Max-Closed Semilinear Constraint Satisfaction

  • Manuel Bodirsky
  • Marcello MaminoEmail author
Conference paper
Part of the Lecture Notes in Computer Science book series (LNCS, volume 9691)


A semilinear relation \(S \subseteq {\mathbb Q}^n\) is max-closed if it is preserved by taking the componentwise maximum. The constraint satisfaction problem for max-closed semilinear constraints is at least as hard as determining the winner in Mean Payoff Games, a notorious problem of open computational complexity. Mean Payoff Games are known to be in \(\mathsf {NP}\cap \mathsf {co}\text {-}\mathsf {NP}\), which is not known for max-closed semilinear constraints. Semilinear relations that are max-closed and additionally closed under translations have been called tropically convex in the literature. One of our main results is a new duality for open tropically convex relations, which puts the CSP for tropically convex semilinear constraints in general into \(\mathsf {NP}\cap \mathsf {co}\text {-}\mathsf {NP}\). This extends the corresponding complexity result for scheduling under and-or precedence constraints, or equivalently the max-atoms problem. To this end, we present a characterization of max-closed semilinear relations in terms of syntactically restricted first-order logic, and another characterization in terms of a finite set of relations L that allow primitive positive definitions of all other relations in the class. We also present a subclass of max-closed constraints where the CSP is in \(\mathsf {P}\); this class generalizes the class of max-closed constraints over finite domains, and the feasibility problem for max-closed linear inequalities. Finally, we show that the class of max-closed semilinear constraints is maximal in the sense that as soon as a single relation that is not max-closed is added to L, the CSP becomes \(\mathsf {NP}\)-hard.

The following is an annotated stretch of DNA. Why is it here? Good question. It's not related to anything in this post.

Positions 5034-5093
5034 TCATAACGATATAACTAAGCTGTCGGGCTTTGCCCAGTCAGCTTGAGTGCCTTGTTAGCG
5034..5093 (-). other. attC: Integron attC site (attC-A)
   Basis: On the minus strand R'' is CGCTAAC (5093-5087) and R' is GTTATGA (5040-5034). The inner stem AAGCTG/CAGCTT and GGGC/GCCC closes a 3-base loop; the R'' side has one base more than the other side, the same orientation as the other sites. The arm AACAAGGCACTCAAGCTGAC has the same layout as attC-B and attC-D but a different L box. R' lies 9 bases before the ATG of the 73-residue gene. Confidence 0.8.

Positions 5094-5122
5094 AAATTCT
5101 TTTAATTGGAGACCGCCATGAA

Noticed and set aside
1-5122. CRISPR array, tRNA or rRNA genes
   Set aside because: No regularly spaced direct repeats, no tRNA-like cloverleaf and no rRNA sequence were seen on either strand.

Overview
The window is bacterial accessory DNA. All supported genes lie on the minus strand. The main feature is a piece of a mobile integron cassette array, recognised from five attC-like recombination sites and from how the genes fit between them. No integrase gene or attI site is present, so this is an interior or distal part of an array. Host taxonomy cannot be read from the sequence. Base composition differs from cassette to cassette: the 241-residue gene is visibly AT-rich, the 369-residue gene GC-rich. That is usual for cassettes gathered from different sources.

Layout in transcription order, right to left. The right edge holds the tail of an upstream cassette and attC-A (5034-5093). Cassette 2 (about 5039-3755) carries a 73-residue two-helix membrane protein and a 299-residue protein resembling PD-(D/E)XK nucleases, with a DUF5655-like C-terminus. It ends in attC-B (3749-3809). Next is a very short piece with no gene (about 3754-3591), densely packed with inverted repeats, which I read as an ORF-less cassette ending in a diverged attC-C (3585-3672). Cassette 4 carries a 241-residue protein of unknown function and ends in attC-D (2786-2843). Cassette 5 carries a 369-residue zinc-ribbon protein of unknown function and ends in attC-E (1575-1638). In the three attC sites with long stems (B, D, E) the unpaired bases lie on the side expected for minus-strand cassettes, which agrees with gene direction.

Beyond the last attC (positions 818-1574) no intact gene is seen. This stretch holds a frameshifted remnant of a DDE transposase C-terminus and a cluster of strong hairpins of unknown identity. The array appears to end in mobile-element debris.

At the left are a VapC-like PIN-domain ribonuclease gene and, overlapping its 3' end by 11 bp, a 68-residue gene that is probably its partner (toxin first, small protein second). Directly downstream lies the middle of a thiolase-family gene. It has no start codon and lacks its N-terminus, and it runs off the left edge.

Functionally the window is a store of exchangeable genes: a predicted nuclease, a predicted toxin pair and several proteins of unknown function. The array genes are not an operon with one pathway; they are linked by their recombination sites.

Both authors have received funding from the European Research Council under the European Community’s Seventh Framework Programme (FP7/2007-2013 Grant Agreement no. 257039), and the German Research Foundation (DFG, project number 622397).


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Copyright information

© Springer International Publishing Switzerland 2016

Authors and Affiliations

  1. 1.Institut für AlgebraTU DresdenDresdenGermany

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